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The Movement Cityward.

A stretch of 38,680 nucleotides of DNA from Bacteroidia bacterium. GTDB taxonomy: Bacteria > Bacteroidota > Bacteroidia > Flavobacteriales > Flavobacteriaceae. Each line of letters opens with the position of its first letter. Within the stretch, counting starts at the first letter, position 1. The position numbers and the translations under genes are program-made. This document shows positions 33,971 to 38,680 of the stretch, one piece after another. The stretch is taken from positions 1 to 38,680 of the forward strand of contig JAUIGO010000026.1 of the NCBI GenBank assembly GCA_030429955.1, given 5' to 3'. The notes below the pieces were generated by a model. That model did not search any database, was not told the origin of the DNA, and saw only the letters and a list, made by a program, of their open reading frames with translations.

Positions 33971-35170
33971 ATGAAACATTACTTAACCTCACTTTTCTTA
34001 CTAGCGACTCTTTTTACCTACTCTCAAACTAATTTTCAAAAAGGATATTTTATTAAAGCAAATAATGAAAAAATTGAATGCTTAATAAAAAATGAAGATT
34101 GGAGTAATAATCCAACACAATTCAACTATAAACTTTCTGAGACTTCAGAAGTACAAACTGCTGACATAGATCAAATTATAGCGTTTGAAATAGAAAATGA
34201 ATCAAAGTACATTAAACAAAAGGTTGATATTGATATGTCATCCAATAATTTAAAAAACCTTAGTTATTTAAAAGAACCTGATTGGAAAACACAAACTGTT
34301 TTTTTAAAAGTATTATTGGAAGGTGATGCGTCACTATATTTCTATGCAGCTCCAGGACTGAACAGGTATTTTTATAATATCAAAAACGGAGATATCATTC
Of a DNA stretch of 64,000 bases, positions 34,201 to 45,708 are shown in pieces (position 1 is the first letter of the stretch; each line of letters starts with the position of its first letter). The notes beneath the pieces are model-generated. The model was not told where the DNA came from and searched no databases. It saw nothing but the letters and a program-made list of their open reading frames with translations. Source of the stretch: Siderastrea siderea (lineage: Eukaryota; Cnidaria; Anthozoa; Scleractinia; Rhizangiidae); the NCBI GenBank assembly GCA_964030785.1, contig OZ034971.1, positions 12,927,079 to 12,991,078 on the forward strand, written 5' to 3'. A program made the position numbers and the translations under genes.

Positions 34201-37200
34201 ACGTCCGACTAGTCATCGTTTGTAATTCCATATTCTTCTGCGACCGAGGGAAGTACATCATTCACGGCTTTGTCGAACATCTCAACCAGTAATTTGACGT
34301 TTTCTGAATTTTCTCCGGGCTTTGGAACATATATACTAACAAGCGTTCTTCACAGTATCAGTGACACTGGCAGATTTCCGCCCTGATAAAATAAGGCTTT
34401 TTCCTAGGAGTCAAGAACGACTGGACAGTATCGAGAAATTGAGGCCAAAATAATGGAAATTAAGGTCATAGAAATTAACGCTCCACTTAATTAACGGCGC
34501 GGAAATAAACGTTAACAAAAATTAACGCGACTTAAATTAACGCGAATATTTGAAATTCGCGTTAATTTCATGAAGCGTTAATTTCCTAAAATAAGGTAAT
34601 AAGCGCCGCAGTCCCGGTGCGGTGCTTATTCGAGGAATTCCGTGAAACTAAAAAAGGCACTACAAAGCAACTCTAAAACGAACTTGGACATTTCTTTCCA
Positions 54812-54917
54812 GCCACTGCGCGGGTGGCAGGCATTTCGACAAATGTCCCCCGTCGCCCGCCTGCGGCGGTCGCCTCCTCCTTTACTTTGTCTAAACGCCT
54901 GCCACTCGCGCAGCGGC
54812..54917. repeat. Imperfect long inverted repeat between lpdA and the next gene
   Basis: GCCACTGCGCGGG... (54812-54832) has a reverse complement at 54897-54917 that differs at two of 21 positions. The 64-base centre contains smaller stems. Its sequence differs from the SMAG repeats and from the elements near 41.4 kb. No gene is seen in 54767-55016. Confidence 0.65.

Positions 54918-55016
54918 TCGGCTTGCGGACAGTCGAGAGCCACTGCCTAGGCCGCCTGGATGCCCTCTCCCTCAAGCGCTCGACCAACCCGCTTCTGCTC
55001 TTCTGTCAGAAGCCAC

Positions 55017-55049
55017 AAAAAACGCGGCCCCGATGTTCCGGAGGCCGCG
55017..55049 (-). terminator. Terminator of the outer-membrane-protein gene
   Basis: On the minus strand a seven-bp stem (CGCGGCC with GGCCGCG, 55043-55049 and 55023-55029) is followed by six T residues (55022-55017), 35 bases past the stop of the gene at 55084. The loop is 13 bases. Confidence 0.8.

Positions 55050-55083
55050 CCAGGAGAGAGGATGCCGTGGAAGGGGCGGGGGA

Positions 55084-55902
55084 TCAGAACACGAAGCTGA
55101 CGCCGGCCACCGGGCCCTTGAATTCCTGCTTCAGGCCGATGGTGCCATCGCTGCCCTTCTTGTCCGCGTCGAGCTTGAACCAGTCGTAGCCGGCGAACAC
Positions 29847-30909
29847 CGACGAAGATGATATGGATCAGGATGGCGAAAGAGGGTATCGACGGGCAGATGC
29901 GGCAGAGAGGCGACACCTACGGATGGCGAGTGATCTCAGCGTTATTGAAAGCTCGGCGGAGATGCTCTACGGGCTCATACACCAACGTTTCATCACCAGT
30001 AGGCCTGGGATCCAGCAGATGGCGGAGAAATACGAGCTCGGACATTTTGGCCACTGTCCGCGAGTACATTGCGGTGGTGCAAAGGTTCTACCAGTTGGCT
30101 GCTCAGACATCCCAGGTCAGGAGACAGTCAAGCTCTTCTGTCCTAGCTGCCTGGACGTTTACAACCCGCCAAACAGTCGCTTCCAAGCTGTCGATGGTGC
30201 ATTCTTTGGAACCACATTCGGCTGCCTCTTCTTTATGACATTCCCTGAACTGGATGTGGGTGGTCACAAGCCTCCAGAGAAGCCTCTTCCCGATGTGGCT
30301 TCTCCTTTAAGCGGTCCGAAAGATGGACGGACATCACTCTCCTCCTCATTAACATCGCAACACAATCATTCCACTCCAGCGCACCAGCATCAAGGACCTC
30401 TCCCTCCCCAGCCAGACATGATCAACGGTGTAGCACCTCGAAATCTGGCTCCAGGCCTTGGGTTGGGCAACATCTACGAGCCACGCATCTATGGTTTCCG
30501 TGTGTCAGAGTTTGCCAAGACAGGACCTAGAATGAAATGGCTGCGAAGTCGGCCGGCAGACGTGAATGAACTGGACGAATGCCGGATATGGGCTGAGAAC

The detailed census figures now being given out reveal still more strik ingly the gain of the city at the ex panse of the farm. As a matter of cold fact the rural sections in most cases have gone backward. The same tendency is observable in New York state, in New England and in the middle west Only in the new states has the farming population as a whole Shown an increase. Elsewhere it has bfeen stationary or on the down grade. In all the history of the world there has not been a city growth equal to that which American municipalities have enaoyed in the past decade. Part of this has been due to immigration. The remainder of the urban recruits have come from our own farms. The yojing man Absalom has grown ambi tious and decided to go up in the world. Going up with him unfor tunately did not mean buying more acres and raising bigger crops, but migrating to the city and shining in some business or profession. Not al ways has he shone, but nearly always has he been too proud to go back to the farm and admit his failure to do so. Thus the result has been the same. Whether a city success or a city failure, he has still been lost to the farm. The cityward movement does not tell all the story of rural population de cline, however. The decreasing birth rate has played its part. The vital sta tistics are not in for 1910 as yet, but the population returns tell the story. The old American stock is being de pleted for the reason that through self ishness or for other considerations we have failed to obey the Scriptural in junction to "increase, multiply and re plenish the earth." It seems high time to" preach from the "anti-race suicide" gospel once more likewise to tune our lyres to the refrain of "back to the farm." Jane Addams, Chicago's great char ity promoter, is out with the state ment that she never paid more than $1Q for a hat It is evident that Miss iBddams never went millinery shop ping just before Easter. A woman is reported to have van ished from a coast liner, and it is said she took a coat with her. As she didn't take her hat she will probably come back. Many a man who laughs at the hob b7e ^knt weais cuffs on his trousei* Is being a senator as great an honor as it used to be' The Appalachian Forest Reserve. After many defeats and delays the Appalachian and White mountain for est reserve bill has finally become a law It has been supported by the governors of practically all of the eastern states and by three presi dents, McKinley, Roosevelt and Taft, yet despite all the pressure has failed in congress after congress until the shoit session recently closed To be exact, it passed one house during the long session and the other during the short session, the delay of more thau six months between the two votes be ing symbolic of the halts and setbacks which the measure met throughout its entire career The fact that it is final ly a law should thus give occasion for the greater rejoicing The act is designed for the protec tion of the headwaters of navigable streams arising in the whole Appa lachian system, including the White mountains Because of the cutting down of the forests on the sides of the mountains floods have become more frequent and destructive and erosion goes on in much greater de gree than before, cutting out farms the uplands and dumping the mud in the stream beds and bottoms of the lowlands, to the detriment of both. By le enforcement of banks, control of streams, reforesting and in othei ways the federal government will at tempt on a gigantic scale to better this condition The new law is one more step in the great work of national conservation A Nebraska judge has solemnly de cided that a farmer's wife is not under any obligation to milk the cows We hope some wise judge will hasten to decide that no married man Is to be expected to wash or wipe the dishes Before long, according to Wilbur Wright, the price of aeroplanes will be within the reach of all, from which we infer that the present price of an aeroplane affords at least a reasonable margin of profit. Uncle Joe Cannon in speaking of the rush of the American army to the ihe Mexican border says he will go if Champ Clark will. Looks like another case of "let George do it." Ex-Speaker Cannon says that there 'a more of Champ Clark to be shot at .nan him. Nevertheless Uncle Joe was kept busy dodging when he was speaker. Here is hoping that the extra session will be different. t,%M^M^^M^ Patting It Up to the Men* The Erie railroad company has tried the novel experiment of calling in its employees to consult as to improve ments and development plans. Recent ly it had 500 of its men meet the offi cials of the company at Paterson, N. J., and talk matters over. It rea soned that the engineers, conductors, trainmen, station agents, switchmen and others actually engaged in mov ing its trains and handling its business might have some worth while ideas as to improving the service. The only strange thing about this is that no body thought of it before. Perhaps some of the industrial concerns have held similar conferences, but it is not in the memory of man that a railroad has ever before deigned to consult its employees as to questions of improve ment and general policy. Why should not the men be inter ested in the plans of their employers and be made to feel that they have a part in working out the destiny of the company? Is there any better way to unify them and to identify them with the concern? Some man has said that if he had an office boy who did not say "our" when speaking of the firm's business he would fire him forthwith. It is safe to say that those 500 employees of the Erie had more of a tendency to say "our" after the Paterson meeting. Likewise the other employees probably felt a lively ambi tion to be included some day in the trusted and honored 500. One other reform that the Erie has carried out is in keeping. It is to place an engineer's name on his en gine as a reward of merithave his name on the office door, as it were! Things like that make the men sit up and take an interest in life. The decision to abandon the New theater in New York city and erect a smaller house for the same line of plays produced at the New theater is more creditable to the promoters than to the playgoers of the city. One of the big tenors of the Metro politan Opera company says he re stored his voice by eating oysters. Good thing for him he didn't lose his voice between May 1 and Sept. 1. The annual spring massacre of Jews is going on at Kiev. How long is civ ilization going to occupy a box in the grand stand and permit this sort of thing* Germany says she will not interfere even if we annex Mexico. Is this a ease of sour grapes? Getting a Jury Under Difficulties. It seems that America is not the only country in which it is hard to get a jury. Italy also has her troubles on that score. Of late she had difficulty to obtain twelve men to hear the case against the job lot of Camorrists rounded up for a recent murder, but so deadly was the fear inspired by the organization that the talesmen were making all sorts of excuses, leaving town and even going abroad to keep out of the jury box It seems that the members of the Camorra, after their usual fashion, had circulated threats against any prospective twelve of their "peers" woo might be sworn in to hear the evi dence in the case, with the result that the said "peers" were rendered nearly a3 hard to catch as the Camorrists. Finally the ^ourt had to threaten jail sentences against timid jurymen before it could fill the box All of which teaches us to cheer up. If America has difficulty in choosing juries because we read too much and have zealous lawyers we at least hare not reached a condition where we can not impanel twelve men by reason of the fact that some outlawed organiza tion has terrorized the entire popula tion. The no seat no fare policy is all right in some cases. If the old time courtesy of the grandpaps were more in vogue it would help out a whole lot It may be pessimistic, but it looks as if the millennium so far as it apper tained to politeness on street cars had "came, but went." Adopting Greenwich time in France so as to make the hour the same in all places within a radius of fifteen de grees wouldn't do in this country, es pecially in Washington, where they turn back the clock hands to lengthen a congressional day. Since so many diamonds are being stolen on ocean liners it Is considered wise by the companies to carry a crew of sleuths. This may help some pas senger to find his collar button when the ship is rolling. China is getting in its famine some thing just as objectionable as what Sherman said war was, without any martial music thrown In. Only six Confederate generals are living. It must not be supposed, how ever, that there is any scarcity of colo nels in the south. In Russia they call the harem skirt a "jupeculotte." That ought to kill it Real Reason For Texas Mobilization It is now becoming fairly apparent that the sudden movement of United States troops to the Mexican border was made for the double purpose of protecting our interests in case of a serious revolution and to prevent arms and men being shipped into Mexico from the United States. Of the two reasons the last mentioned was the paost potent. Thus the move was one of friendship to Mexico. The truth of this is revealed by the fact that our troops are patrolling the border and our warships are distributed along the coast in a way to prevent filibustering expeditions from this country. It can readily be understood just how this situation came about. Through the Monroe doctrine the United States is in a sense responsible to the nations of the old world for order and secu rity in the western hemisphere. Many Englishmen and other Europeans have investments in Mexico. Suppose diplo matic representations were made by London to Washington that the prop erty of British citizens in Mexico was endangered. In addition, let us pre sume that complaints came from American citizens who have financial interests in the republic to the south. Washington would naturally lay the matter before the government at Mex ico. Then let us suppose the Mexican foreign office informed us that Ameri can men and arms were constantly being sent to the aid of the Mexican revolutionists, which rendered the task of putting down the insurrection so much the more difficult. Would not the next natural step of our govern ment be exactly the one that has been taken? Nor is the above mere suppo sition. Intimations have come from various sources that this is something like what actually happened There was even a detailed statement to the effect that a conspiracy existed on both sides of the line to set up an in dependent government in Lower Cali fornia, presumably with the design of ultimately applying for admission to the United States. Now, as much as some Americans desire more terri tory, and as much as at least a por tion of them sympathize with the Mexican revolutionists, it can be seen with half an eye that the United States government as such is in duty bound to use every means in its power to prevent any aid from this country to a revolution against a friendly govern ment. J. A. EDGERTON. President Taft broke the gavel at the commercial congress in Atlanta. Probably thought he was hitting an in surgent. Carnegie Still For Peace. In these days of Mexican revolutions and American mobilizations a voice crying, "Peace, peace!" is like balm in Gilead. True, there may not be any more peace now than there was in P. Henry's day, but nevertheless it is nice to hear about it All of which reminds us that the Carnegie peace foundation has begun active opera tions. Presumably one part of the ac tivity will be in spending the $10,- 000,000 that Mr Carnegie handed over to buy off the war god. How ever that may be, the organization has been launched, the officers elected, and all that now lemains is to bring peace. There are twenty-eight members of the board of trustees to devise the spending of that ten millions, like wise to end war over the distracted planet, and we should say that there is not a man too many for the job. Twen ty-two of the twenty-eight recently met at the Carnegie institution in Washington and elected the follow ing officers: President, Elihu Root \ice president, Joseph H. Choate secretary, James Brown Scott treasurer, Walter Gil bert executive committee, Elihu Root, Nicholas Murray Butler, John W. Fos ter, Andrew J. Montague, Henry S Pritchett, Charlemagne Tower and James Brown Scott finance commit tee, George W. Perkins, Robert A. Franks and Samuel Mather. With such a formidable list of names the nine gods of war should go off somewhere and hide their diminished heads. Because a man found a strange shirt in his traveling bag he threatened di vorce proceedings against his wife, who had packed the bag. Was it not stretching a mere shirt to try to make It serve for a whole divorce suit? A New York girl stole $9,000 to give every comfort to her aged and invalid parents. It will probably go hard with her, as the Wall street code does not mix filial devotion with high finance. Mexico's envoy, who Is watching the troops scurry, doesn't want them to cross the border. He will not object if a batch of insurrectos cross over toming this way. Colonel Roosevelt was given a craw fish dinner In New Orleans. As the crawfish Is the perfect type of the re actionary, the colonel probably bit with especial enthusiasm. Casual observers might think that the late congress talked Itself to death. '&*: & i The Man Who Makes Good. Men's Suits Strictly all-wool men's suits, special tailored, in many colors to choose from. $15 suits at $9.48 $18 suits at $11.48 $20 and $25 suits 14.98 Overcoats and Cravanettes $8 and $10 values...$4.98 Men's Priestly Cravanettes $15 values $8.98 $12 values $6.98 Boys' Two-Piece Suits 3.00 suits at $|,98 4.00 suits at $2.98 Men's Pants Fine worsted pants in all shades. 2.00 values at 98 Shirt Waists, Etc. Shirt waists are going: at a mere trifle. Come in and see our great values at 69c 98c and $|,48 50e and 75c Corset Covers at 29 Ladies' Petticoats in mercerized sateen, heatherbloom and morrays 98c and $|.|9 $2.00 house dresses, sale price 98c CATCHING COLD. Ou to to Infection and Not at All Changes in the Weather. Have you ever noticed in church immediately after a prayer or a ser mon is finished some one starts a cough and then a whole battery of coughs explode? The modem physi cian will tell you bj way of explana tion that microbe emanations from the breath of the coughers find their way into the respiratory ti act of others, who thereupon cough too. Xot alone in chuich, but in theaters and other indoor places where people gather in large numbers, is this coughing habit noticeable. In an article dealiiit, with this sub ject published in the Independent it is explained that colds aie slight infec tious fevers Avhich spread particularly among the population of cities and* which are due to contagion and not at all td changes in the weather These may predispose by lowering resistive vitality and by disturbing the circula tion in mucous membranes, but it is the presence of an infectious germ that gives rise to the symptoms of the cold. When one of these bothersome affections gets into a household usual ly more than one person suffers from it, and it spreads in offices and schools and the like. It is much more fre quently caught in a crowd than any where else The people who have a succession of colds during the winter time and those who have to work where many people come and go during the day are particularly susceptible to them. It is not to some sudden change in the weather that the physician looks for the origin of a cold, but to some rath er intimate contact with other suffer ers from similar affection. Willing to Compromise. "Didn't you promise never to do that again?" "Yes, father." "And didn't I promise to whale you good If you didn't?" 'Yes, but I broke mo premise and Ladies' Skirts The very latest make in Mohairs, Panamas and Brilliantines. 3.00 values at $1.98 4.00 and 5.00 values $2.98 SHOE S Come and be convinced of our great values in men's shoes. Prices at SI.T9 $1.98 $2.39 Ladies' Shoes and Oxfords that are going at half of their value. Prices $1.29 $1.39 $1.98 Boys' and Girls' Shoes at 98c and $|.|9 Only Eight Days MORE Of our Gigantic Slaughter Sale, with thou- sands of customers satisfied to their hearts' content. We still have thousands of dollars of great values. If you have not called on us yet, then it is to your benefit to call with the masses of people to help carry away your Spring and Summer wants at a mere trifle of their cost. We claim that there is not a store in the country today that will give you new, fresh goods at the prices we mention. are Less than Cost. Ladies' and Girls' Caps, 50c and 75c values, sale price 5c Dress Goods. 8c and lOo mill end ginghams at 15c quality dress ginghams at Silk finish lisle tissue ging ham, 25c values at 5c 11c 19c Miscellaneous Ladies' mercerized hose, heel and double toe, 25c value, sale price Child's rompers, sizes from 2 to 8, 40c values 50c and 75c values at 39c Men's overalls and jumpers at 50c, 60c and Men's fancy hose, 10c values, sale price double 11c 25c )c 39c 4c The above are only a one-hundredth part of the great bargains which we have to offer, so bear in mind we have thousands of other articles which we cannot mention in this advertisement. Come and be convinced of our great slaughter sale. We can fit small and big, young and old. IfONE PRICE O ALL"W Mark's Great Bargain Store Princeton, J& Minnesota A Goal He Had Never Reached. "You aie the greatest inventor in the world," e\c'aimed a newspaper man to Alexander Graham Bell "Oh, no, inv friend, 1 not," said Professor Bell 'I've never been a teporter "Ladies' Home Journal. A girl's idea of a trousseau is to have enough clothes to wear without buying anything new for at least three weeksNew York Times. Dr Oswald of the Royal Asylum of Glasgow leports the discovery of a permanent cure for insanity. Some body should get Dr. Oswald immedi ately to begin treating the people who are trying to work up a war scare in connection with the matter of reci procity. One of the John Hopkins university professors announces that poverty will be abolished. It will not be possible, however, to get everybody to be pleased on account of the abolition of poverty unless work can be abolished along with It A whole family took a ride In an air ship at Los Angeles. We shall hear fJ$ Of the Sunday school picnic go wr^waywrone. Ladies' muslin petticoats, night gowns, and the combination corset cover and skirt, $2.00 QQ A values, at wOC 8c and 10c embroideries at 8c and 10c laces in vals and torchons, sale price 10c men's cotton gloves, sale price 5c 3c 6c Ladies' silk rubberized coats- $3.98 4.98 6.98 7.98 It is not paying for the price of the material. Ladies' and misses' spring covert jackets in tan, black and gray, sale price $2.48 $3.98 $4.98 It is not paying the price of making. Ladies' and misses' hose, 15c values, for Men's balbriggan under wear, 50o and 75c values Men's heavy work shirts, 50c values, sale priee 35c men's underwear, sale price Good sewing thread, per spool Men's fancy dress shirts with silk fronts, 75c values, JQ 7c 39c 39c 19c 2c A sale price "tO(# Men's fancy dress shirts, silk finish, swazetes and_mohairs,, $1.50 and $2 00 values, sale price... Girl's fine gingham dresses, sizes 6 to 15, $2.00 values, A sale price yQw 7c prints in all shades and fast colors, sale price 7c unbleached sheeting, sale price A big lot of ribbons, all shades and widths, are selling at half their value. i munairs $I.DU ana vV 79 and98c fl :ingha L. C. HUMMEL Dal*r in Fresh and Salt Meats, Larci, Poultry, Fish and Game in Season. Both Telephones. Haln Street, (Opposite Starch Factory.) Princeton, Minn. dressesQ sizes VP^ 8c 5c^?f Ihe Music Soothed Him. In his book "My Life's Pilgrimage" Thomas Catling gives an interesting glimpse of Gladstone the Midlo thian campaign of 1880- I happened to meet an organist" from Edinburgh, who told me that la the throes of that electoral fight Mr. Gladstone soothed and steadied him self with music Having arranged a time for the organ practice, he was provided with a key, by means of which he could enter the church quite privately. Silently and alone he woul* sit in one of the pews with his fore head resting on his hands while the organist played over a number of fa miliar and impressive hymn tunes. The listener neither looked up nor spoke until the hour compelled him to move. Then, with a "Thank you," he passed out to throw himself again into the bustlintr political contest. One ot these oays some actress with original ideas will claim the public's attention on the ground that she is. living happily with her wedded hus* band. Germany's population has grown more than 4,000,000 in five years. Pass the smelling salts to France and Brit ain. Never fear bnt that Bias would 1* tftod to trade his Insurrection for tmj wing of half lfcr race taint* V*S